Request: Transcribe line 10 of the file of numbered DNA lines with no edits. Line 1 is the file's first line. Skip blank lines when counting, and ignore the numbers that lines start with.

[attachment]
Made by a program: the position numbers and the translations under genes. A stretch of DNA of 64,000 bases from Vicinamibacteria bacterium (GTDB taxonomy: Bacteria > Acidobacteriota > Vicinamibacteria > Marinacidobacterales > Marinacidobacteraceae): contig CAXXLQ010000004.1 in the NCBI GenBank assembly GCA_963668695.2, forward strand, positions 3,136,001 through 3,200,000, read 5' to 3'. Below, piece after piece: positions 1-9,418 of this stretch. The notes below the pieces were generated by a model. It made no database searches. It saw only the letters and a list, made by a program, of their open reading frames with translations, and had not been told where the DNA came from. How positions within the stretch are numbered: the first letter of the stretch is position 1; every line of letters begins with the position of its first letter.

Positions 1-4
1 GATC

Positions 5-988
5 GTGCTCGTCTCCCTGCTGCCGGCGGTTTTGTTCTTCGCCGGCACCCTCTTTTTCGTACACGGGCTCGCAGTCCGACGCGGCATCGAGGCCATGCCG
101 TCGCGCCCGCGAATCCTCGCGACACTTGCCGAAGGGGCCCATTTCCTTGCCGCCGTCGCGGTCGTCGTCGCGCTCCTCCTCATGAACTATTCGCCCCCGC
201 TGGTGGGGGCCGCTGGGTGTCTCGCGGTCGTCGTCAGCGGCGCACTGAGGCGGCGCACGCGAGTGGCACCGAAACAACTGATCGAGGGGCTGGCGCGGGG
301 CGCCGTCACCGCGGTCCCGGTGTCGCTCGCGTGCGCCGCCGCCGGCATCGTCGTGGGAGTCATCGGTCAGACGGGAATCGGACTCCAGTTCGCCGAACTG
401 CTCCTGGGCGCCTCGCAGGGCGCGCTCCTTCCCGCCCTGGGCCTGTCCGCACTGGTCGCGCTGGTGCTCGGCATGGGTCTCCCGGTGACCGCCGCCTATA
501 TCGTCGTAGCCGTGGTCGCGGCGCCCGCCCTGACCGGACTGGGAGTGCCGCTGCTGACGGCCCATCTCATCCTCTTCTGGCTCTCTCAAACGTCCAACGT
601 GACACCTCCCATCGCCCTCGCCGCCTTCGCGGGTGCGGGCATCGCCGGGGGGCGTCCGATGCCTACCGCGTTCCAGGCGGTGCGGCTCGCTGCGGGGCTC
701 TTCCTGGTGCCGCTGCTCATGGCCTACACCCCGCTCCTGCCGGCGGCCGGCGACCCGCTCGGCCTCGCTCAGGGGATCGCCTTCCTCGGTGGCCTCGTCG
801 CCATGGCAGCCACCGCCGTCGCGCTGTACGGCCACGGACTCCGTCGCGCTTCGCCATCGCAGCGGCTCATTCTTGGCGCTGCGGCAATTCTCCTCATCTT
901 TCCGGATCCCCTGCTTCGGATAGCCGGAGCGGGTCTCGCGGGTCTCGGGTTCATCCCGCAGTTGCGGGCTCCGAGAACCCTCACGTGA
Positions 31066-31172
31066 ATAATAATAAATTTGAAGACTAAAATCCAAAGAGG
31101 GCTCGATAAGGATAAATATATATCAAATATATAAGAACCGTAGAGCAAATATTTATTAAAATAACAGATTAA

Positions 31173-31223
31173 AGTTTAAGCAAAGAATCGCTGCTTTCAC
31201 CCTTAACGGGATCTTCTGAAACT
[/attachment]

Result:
501 TCGTCGTAGCCGTGGTCGCGGCGCCCGCCCTGACCGGACTGGGAGTGCCGCTGCTGACGGCCCATCTCATCCTCTTCTGGCTCTCTCAAACGTCCAACGT